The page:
Loss of science fair will have high cost
I was saddened to learn that, on its 50th anniversary, the Hawaii Science and Technology Fair is in jeopardy of closing down for good (Star-Bulletin, Feb. 8
As a former participant of the fair, I remember fondly the hard work that was put into my project. It was an amazing experience to work with and be exposed to collegiate-level science and research. While ultimately I did not pursue a career in science and technology, skills such as researching, public speaking, the ability to present my ideas clearly and concisely, and presentation skills continue to serve me in my professional career today.
In her State of the State address, the governor said she wants to move Hawaii's economy toward more technologically based industries. The fair is critical in getting Hawaii's keiki interested in science and technology and building a solid foundation on which to move our economy in that direction.
I call on everyone to do what they can at all levels to support the fair and prevent its demise.
Myles A. Yamamoto
Why do nothing to fix our education system?
Here are some facts about Hawaii's public school system:
» The quality of Hawaii's teachers received a grade of "B" in a recent national study conducted by the U.S. Chamber of Commerce.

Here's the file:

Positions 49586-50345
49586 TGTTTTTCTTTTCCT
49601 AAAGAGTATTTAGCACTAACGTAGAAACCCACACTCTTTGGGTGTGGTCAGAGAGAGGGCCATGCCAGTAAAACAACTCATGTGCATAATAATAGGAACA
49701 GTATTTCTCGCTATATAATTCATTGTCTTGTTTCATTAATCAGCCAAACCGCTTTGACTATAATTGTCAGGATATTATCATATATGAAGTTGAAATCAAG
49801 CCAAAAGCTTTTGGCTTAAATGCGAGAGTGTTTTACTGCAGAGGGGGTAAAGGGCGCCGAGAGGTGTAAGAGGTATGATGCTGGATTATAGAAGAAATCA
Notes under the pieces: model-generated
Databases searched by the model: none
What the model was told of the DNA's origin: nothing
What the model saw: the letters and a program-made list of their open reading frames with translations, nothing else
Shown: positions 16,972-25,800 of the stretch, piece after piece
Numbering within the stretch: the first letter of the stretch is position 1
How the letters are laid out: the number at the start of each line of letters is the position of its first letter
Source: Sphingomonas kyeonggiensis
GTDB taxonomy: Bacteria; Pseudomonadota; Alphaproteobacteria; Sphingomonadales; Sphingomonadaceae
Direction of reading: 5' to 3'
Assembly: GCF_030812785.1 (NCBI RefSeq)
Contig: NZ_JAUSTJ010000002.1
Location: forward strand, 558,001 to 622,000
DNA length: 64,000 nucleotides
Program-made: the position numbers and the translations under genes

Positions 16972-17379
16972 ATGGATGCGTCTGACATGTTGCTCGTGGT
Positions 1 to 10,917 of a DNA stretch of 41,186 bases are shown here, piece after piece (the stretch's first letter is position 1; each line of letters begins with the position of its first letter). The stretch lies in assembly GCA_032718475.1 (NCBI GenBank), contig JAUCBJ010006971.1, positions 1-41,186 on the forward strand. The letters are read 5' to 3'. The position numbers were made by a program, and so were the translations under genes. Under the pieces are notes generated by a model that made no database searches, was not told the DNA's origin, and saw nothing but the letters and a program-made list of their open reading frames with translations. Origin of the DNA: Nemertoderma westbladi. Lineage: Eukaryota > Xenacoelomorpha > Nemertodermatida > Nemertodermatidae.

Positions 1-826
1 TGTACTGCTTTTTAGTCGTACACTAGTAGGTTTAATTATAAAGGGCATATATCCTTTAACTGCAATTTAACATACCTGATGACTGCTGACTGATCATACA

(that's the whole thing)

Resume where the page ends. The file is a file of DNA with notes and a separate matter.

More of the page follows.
» Hawaii's public school teachers work an average of 15.5 hours a day, according to a study conducted jointly by the state Department of Education and the Hawaii State Teachers Association. Although the actual number has been questioned, there is broad agreement that a lot of teachers are doing a lot of work after normal school hours.
» Hawaii received a grade of "F" for student performance in the study by the Chamber of Commerce.
In other words, good teachers are working hard, but their efforts are not paying off.
Is that mysterious? Not in the least. A monumental management problem is plaguing Hawaii's public school system. Why is nothing being done to solve it?
Anti-U.S. attitude will drive away visitors
I read with interest the March 7 article "Racial tensions are simmering in Hawaii's melting pot" in USA Today, also reported in Hawaii media.
I was most disturbed by the comments "Secede? Oh God, we would love to. As a nationalist, I hate the United States of America." These words were spoken by Haunani-Kay Trask, University of Hawaii professor.
My wife and I have visited Honolulu at least 20 times during the past 40 years. The first time I visited was in 1966 when I was assigned to Vietnam. The last time my wife and I visited Honolulu was last month. I have spent a great deal of money in Honolulu and the other islands over the years because it was our favorite vacation location.
Because of the comments of the university professor, I will never again visit Hawaii, and the islands will lose my tourist dollars.
Hawaii survives on tourism. I will do all possible to have my friends and family not visit and spend their money in Hawaii.
Theodore F. Bischof
Ponte Vedra, Fla.
City wants recycling plan to succeed
You do your readers a disservice in minimizing their role in the success of curbside recycling ("Our opinion," Feb. 24